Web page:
Finally, I Can Draw Scenes of Hope Again
It’s a relief to not have to focus on a hateful man anymore
The past two weeks have been emotional and frightening. Between the violent insurrection on the nation’s capital and the threats seeking to undermine the election results, there were plenty of reasons to fear whether the United States would see a peaceful transition of power. But today was joyous. It was a celebration of our democracy and its strength as Joe Biden was sworn in as president. And it was truly a historic event, with Kamala Harris becoming the first woman —not to mention the first woman of color —to serve as vice president.
In 2016, I was fortunate to attend the inauguration in Washington, D.C., and live-draw the event in person for a major news outlet. It was the scene of Donald Trump’s now-infamous “American carnage” speech that would set the tone for his presidency. His inauguration came with a certain tense feeling mixed with confusion. In Washington that day, I saw many very happy people wearing MAGA hats, and I wanted to be happy for them. In fact, I sort of was. But what I knew of Trump did not reflect what I thought our country represented. Plus, I had forcefully supported Hillary Clinton and wanted to see a woman as president. Trump’s inauguration — as his whole presidency — was a frightening, unnerving puzzle.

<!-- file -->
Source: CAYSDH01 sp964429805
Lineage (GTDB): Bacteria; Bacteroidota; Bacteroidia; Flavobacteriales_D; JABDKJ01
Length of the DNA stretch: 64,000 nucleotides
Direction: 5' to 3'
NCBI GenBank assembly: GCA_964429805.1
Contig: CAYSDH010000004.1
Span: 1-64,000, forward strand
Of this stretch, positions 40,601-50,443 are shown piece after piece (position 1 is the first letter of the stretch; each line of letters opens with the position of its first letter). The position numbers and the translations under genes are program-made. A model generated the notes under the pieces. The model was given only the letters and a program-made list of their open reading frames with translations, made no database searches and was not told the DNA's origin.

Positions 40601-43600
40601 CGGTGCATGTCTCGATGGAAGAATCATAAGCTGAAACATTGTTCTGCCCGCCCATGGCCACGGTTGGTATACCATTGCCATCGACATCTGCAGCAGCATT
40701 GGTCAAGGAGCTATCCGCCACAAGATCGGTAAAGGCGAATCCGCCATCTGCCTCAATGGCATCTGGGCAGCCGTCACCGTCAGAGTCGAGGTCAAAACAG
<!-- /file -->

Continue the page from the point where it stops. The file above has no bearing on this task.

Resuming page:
This year, I had planned to attend the inaugural events once again and draw not only the speakers but all that I saw in Washington that day. I’d reserved a hotel room months in advance and made my Amtrak reservations to travel to the capital for three days to absorb history. The pandemic was a concern, but I knew I would be careful. Then the events of January 6 happened, and a mob of domestic terrorists stormed and violated the U.S. Capitol. Security concerns were paramount for the inauguration, and my family was concerned for my safety. When D.C. Mayor Muriel Bowser asked that people not attend, it was clear. I canceled my reservations.